|Cyberhaven.com||Offshore havens, asset protection, global investing and other useful techniques.|
|The Year 2000 Bookshelf||Books to help your evaluate the Y2K problems you face.|
(feel free to mail this page)
(Links to documents appear after the summary.)
Telecommunications are crucial. Modern society rests on telecommunications almost as heavily as it rests on electrical power. Modern banking could not survive in its present form without telecommunications. The question is: Can telecommunications survive without modern banking? For how long?
If the banks go down, what will replace money, especially money that today is sent by mail, credit cards, or bank wire transfers? Face-to-face transactions can use gold or silver coins or even paper money. But this does not solve the division of labor problem beyond the local community -- and maybe only the neighborhood if gasoline becomes unavailable. How will phone companies get paid? How will they pay their suppliers? This is the two-part problem that will face every industry and every public utility if the banks go down.
How real is the threat of a banking collapse? I think it is high. This is my major concern over y2k -- the concern, above all others, that can be documented today. Bank runs could destroy the banking system. Also, the breakdown of computers will surely bankrupt them. A one-week lock-out of a modern bank from the computerized capital markets will bankrupt any local bank. The banks are too dependent on computers to survive without them, just as they are too dependent on public confidence to survive without it. Both dependencies are threatened by y2k.
The threat here is a breakdown in the means of payment. A new currency system will emerge, but how fast? Months? Years? What happens during the transition? The division of labor keeps most of us alive. Without money, the division of labor collapses.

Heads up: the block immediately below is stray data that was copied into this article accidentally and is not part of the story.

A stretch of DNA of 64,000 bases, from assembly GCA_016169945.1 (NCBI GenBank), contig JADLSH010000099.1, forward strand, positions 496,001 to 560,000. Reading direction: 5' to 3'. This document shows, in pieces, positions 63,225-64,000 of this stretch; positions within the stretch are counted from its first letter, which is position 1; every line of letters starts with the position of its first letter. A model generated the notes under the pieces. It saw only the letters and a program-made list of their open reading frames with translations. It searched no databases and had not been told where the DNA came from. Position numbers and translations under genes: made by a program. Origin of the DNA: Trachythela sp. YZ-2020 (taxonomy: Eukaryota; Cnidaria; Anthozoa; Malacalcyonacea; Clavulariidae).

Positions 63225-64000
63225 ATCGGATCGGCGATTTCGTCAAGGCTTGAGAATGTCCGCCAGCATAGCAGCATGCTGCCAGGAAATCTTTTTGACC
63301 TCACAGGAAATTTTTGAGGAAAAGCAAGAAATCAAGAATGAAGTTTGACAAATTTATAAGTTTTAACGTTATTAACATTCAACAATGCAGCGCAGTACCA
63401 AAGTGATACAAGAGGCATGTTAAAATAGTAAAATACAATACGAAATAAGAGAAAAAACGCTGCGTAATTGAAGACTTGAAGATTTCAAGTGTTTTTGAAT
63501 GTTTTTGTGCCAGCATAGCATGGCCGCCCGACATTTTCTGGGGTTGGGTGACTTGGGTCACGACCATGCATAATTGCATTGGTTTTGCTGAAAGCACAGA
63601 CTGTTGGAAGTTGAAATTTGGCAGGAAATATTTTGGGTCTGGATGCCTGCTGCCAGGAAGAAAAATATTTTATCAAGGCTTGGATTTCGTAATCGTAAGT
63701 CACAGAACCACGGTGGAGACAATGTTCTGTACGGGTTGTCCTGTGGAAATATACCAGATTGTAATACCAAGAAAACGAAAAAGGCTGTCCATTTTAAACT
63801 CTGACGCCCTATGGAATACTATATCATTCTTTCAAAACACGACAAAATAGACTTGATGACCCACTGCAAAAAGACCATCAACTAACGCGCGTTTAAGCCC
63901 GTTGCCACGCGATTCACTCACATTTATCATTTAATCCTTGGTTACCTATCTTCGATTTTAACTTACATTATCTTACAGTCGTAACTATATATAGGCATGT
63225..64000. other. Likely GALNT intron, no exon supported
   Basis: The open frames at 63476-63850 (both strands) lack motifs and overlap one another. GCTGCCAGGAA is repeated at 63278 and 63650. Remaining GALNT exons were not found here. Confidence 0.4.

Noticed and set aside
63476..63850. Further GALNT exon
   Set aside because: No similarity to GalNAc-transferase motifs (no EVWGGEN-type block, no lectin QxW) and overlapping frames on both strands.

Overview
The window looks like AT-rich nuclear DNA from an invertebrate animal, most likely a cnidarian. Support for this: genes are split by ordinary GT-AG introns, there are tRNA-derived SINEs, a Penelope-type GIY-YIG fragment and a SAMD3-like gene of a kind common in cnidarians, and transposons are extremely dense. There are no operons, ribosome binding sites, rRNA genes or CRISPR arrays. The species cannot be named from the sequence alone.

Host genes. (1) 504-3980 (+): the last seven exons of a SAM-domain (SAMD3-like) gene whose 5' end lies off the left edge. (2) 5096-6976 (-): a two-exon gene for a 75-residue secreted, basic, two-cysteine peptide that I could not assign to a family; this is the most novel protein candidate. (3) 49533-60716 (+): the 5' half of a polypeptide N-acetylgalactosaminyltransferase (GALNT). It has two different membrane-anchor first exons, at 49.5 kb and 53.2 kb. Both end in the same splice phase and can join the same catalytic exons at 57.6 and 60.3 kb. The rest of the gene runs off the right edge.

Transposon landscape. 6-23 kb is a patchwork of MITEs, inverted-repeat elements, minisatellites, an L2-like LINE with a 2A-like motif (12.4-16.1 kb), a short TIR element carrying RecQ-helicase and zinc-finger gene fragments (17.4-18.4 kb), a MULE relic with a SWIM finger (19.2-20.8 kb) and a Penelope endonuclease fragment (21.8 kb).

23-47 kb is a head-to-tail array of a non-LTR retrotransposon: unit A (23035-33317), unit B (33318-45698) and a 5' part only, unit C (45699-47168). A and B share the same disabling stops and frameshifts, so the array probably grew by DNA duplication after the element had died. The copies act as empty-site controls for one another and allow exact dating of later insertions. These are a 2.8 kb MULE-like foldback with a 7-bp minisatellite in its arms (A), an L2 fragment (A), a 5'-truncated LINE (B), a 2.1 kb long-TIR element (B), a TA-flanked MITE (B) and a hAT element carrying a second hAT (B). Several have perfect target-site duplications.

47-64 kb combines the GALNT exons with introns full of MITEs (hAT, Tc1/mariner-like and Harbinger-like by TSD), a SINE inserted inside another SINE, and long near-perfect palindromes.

A functioning telecommunications system will be vital for the rapid development of new forms of money and new means of payment. If the Internet stays up, there is hope for the division of labor. But the telecommunications system itself relies on an extensive division of labor. If the banks go down, will telecommunications stay up long enough to enable society to replace them? On this question hinges the literal survival of millions of people.
The answer depends on a series of factors that nobody can accurately predict today: the number of noncompliant chips in switching systems, the effects of any noncompliant chips in switching systems, the actual software code that operates the many local systems that comprise the telecommunications system, the absence of international coding standards, noncompliant billing software, and the survival of means of payment. The answer is: "We do not know."
This is what makes y2k an all-or-nothing bet.
Here is what we do know. AT&T has 500 million lines of code to go through. Sprint has 100 million lines. Let us pray that the programmers can solve their problems. Our lives depend on them.
Problem: if programmers lose their jobs in 1999 because of bank runs, will they stay on the job in large cities to work on the various repairs? I don't think they will. This is the Catch-22 of a society that has entrusted its very survival to fractional reserve banks and computers.